Good to see your writings about wet flies. As always it is a pleasure to get to read such.
Dave Hughes, in his "Western Streamside Guide" mentions in one section of the book, that his experience is wet flies can be much more effective than dry flies, depending on the fishing conditions, of course. The fly he put in that section of the book is a standard soft hackle.
I am currently tying a set of drys for a close friends son, who is slowly becoming more of a fly fisherman. Friend Kevin has been attempting to wed him from the spinning rod for years, and has made good progress toward that end. Kev and I both have used only fly rods for many years.
At any rate, Kev is tying the nymphs, and I am tying the dries for his son for this spring and summer, and we both need to step up the pace of tying to have them ready for him for this spring. However, your post has brought the thought to mind of tying at least a few wets for him. I need to tie some for myself as well, as my small basic set of wet flies is getting a wee bit thin, and needs to be renewed and added to with some "new" patterns. "New" to my box that is, as I think most of them will be ones you and others have written about for many years.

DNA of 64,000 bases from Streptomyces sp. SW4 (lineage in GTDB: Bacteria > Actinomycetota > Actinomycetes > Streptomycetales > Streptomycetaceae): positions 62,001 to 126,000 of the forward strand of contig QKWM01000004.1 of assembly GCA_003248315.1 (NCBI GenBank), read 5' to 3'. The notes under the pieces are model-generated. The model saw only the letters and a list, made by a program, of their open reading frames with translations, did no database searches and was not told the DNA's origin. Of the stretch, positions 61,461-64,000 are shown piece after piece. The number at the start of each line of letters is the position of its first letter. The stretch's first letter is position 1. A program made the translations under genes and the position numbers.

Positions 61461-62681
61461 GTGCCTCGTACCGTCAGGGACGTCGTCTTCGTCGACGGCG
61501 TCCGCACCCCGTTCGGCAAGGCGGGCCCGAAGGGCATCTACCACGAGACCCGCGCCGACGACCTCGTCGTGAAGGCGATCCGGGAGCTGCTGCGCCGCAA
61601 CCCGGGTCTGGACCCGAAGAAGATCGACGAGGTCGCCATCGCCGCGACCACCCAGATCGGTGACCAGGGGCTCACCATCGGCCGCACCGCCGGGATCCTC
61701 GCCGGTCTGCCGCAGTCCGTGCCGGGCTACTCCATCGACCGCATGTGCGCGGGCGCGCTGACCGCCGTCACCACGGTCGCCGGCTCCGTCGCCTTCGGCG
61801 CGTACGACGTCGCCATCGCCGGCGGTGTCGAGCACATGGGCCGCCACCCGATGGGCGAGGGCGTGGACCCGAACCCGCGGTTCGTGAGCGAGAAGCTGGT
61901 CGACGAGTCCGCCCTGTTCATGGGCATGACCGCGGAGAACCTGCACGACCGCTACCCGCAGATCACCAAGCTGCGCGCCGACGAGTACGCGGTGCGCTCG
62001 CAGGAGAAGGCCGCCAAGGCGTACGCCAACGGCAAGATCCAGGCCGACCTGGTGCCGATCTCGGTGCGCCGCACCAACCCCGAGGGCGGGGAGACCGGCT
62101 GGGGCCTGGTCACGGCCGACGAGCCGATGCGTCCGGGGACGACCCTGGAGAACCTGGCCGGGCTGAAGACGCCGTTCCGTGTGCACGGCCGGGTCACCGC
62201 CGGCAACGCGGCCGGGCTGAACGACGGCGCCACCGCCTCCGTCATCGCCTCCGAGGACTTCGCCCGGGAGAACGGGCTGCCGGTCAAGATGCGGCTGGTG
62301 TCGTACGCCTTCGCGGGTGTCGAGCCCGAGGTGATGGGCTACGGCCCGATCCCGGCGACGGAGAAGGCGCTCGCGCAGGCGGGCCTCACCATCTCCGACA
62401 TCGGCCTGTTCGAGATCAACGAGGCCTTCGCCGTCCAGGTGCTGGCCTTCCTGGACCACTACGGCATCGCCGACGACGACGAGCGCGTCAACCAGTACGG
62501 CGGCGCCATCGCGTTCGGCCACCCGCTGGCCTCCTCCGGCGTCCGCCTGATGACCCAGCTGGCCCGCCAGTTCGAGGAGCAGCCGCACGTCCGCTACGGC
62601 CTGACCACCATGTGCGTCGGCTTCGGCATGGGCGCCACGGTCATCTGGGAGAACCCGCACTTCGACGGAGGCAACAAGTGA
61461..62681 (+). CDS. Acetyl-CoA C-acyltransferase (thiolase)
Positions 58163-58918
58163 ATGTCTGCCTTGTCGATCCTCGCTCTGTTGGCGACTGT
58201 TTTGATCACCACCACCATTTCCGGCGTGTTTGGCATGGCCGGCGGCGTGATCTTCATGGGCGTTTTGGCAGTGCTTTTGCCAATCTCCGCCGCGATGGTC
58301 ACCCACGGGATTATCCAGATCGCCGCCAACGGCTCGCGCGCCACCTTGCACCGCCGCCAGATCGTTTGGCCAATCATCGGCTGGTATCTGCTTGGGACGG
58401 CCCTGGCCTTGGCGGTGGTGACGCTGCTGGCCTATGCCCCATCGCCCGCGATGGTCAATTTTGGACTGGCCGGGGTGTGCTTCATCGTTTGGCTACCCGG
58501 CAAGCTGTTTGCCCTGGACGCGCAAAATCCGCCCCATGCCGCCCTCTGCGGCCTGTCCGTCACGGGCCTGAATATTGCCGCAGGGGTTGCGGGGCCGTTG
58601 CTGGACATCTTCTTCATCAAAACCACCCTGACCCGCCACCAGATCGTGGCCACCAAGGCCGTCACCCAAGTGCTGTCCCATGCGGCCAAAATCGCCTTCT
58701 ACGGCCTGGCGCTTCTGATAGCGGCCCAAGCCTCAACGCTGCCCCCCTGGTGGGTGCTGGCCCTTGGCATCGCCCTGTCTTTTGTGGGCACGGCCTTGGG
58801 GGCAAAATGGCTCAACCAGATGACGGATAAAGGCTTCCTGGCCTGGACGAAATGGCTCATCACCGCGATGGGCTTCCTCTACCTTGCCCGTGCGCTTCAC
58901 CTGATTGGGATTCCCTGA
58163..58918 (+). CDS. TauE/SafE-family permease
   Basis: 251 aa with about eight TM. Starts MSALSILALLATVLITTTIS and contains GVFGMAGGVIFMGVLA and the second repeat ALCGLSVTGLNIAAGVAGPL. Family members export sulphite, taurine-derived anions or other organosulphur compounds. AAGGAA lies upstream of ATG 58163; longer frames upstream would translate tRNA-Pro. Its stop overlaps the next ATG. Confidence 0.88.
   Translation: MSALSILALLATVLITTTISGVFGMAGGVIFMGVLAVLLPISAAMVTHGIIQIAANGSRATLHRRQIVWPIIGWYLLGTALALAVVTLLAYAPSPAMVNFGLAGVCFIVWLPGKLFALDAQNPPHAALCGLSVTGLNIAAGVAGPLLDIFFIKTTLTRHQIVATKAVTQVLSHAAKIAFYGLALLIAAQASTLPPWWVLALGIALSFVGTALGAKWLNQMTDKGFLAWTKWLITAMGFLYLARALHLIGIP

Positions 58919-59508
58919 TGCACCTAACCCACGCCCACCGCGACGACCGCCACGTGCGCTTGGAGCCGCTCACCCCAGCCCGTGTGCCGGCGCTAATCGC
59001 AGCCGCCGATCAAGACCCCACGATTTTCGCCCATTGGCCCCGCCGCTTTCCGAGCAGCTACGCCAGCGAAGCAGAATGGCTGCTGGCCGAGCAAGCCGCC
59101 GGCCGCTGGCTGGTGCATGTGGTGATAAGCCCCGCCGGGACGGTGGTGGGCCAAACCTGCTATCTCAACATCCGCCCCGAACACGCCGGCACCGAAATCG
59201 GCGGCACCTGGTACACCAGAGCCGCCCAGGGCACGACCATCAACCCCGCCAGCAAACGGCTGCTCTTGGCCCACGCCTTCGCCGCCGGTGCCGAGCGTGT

I do tie my own innovative patterns from time to time, but not often. On those very rare occassions when I tie something new it is almost always to match a specific insect I have seen at a specific time. Even at those times I would guess what I end up tying is not really something new, but rather almost identical to something tied by another tier in the past. I'm of the view that many "tried and true" patterns have been tied for many years, and in the case of many of the traditional wets, for more than a century. These have stood the test of time, and me thinks that the chance of tying something "new and better" than the "tried and true" is pretty slim.
At any rate, nice to read.
Thanks and regards,